The Cover Section Editor: M. Therese Southgate,
MD, Senior Contributing Editor.
One morning, on a late-winter day in early March 1886, Theo van Gogh,
a picture dealer in Paris, was summoned to the Louvre by a hand-delivered
note hastily scribbled in black crayon and written in Dutch. "Shall be at
the Louvre from midday on or sooner if you like. Please let me know at what
time you could come to the Salle Carrée." There was no mistaking the
writer: Vincent van Gogh, painter (1853-1890), was back in town. There was
only one problem. Theo had not been expecting him until June. By then Theo
hoped to have saved enough from his meager earnings to have moved from his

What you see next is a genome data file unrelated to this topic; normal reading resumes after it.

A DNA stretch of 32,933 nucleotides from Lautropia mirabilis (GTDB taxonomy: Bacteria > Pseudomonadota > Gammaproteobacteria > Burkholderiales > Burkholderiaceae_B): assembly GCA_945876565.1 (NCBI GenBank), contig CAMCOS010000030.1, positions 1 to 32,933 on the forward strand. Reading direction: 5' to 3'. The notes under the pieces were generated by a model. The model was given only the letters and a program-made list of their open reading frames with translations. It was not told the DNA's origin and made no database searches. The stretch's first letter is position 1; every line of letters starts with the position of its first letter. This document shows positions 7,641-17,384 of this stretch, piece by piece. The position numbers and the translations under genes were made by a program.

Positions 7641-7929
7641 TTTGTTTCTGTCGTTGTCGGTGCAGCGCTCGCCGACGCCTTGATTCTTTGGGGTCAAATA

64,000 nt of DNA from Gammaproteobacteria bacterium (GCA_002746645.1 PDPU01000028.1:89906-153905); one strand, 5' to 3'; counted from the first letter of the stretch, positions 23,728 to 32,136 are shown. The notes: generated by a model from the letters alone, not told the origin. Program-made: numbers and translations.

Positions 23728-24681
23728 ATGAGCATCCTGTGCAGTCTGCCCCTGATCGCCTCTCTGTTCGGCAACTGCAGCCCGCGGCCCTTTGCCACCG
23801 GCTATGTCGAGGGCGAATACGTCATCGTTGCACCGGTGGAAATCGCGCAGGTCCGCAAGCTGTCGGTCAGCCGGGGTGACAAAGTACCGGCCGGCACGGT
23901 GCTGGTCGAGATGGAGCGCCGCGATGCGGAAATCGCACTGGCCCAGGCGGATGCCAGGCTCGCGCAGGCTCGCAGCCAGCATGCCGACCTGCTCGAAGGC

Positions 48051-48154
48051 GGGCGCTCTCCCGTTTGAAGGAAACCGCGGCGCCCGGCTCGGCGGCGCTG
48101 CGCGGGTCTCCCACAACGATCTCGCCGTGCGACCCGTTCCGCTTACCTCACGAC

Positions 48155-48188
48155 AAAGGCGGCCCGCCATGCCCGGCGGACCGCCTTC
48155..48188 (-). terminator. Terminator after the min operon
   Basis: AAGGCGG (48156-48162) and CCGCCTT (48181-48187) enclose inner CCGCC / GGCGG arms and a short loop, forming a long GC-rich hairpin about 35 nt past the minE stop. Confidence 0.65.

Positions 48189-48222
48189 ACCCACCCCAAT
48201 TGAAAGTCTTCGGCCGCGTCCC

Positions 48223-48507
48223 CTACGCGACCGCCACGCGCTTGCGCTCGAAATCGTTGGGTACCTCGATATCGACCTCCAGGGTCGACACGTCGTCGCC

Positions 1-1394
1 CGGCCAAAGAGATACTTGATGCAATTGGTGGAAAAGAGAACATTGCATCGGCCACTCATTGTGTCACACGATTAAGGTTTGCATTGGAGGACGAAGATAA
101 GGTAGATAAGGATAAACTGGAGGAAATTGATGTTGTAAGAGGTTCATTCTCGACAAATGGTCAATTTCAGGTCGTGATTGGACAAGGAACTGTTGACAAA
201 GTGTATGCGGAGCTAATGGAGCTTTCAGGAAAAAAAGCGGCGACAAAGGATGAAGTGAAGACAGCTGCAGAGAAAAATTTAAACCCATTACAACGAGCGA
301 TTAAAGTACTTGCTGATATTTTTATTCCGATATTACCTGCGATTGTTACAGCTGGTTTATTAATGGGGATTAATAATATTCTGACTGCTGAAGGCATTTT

present cramped living quarters to a space that would accommodate them both.
Apparently aware of this, and by way of preempting his brother's misgivings,
Vincent added, "As for the expenses, I tell you again, this comes to the same
thing. I have some money left, of course, and I want to speak to you before
I spend any of it. We'll fix things up, you'll see. So, come as soon as possible."
Southgate MT. Fishing in Spring. JAMA. 2000;283(14):1791. doi:10.1001/jama.283.14.1791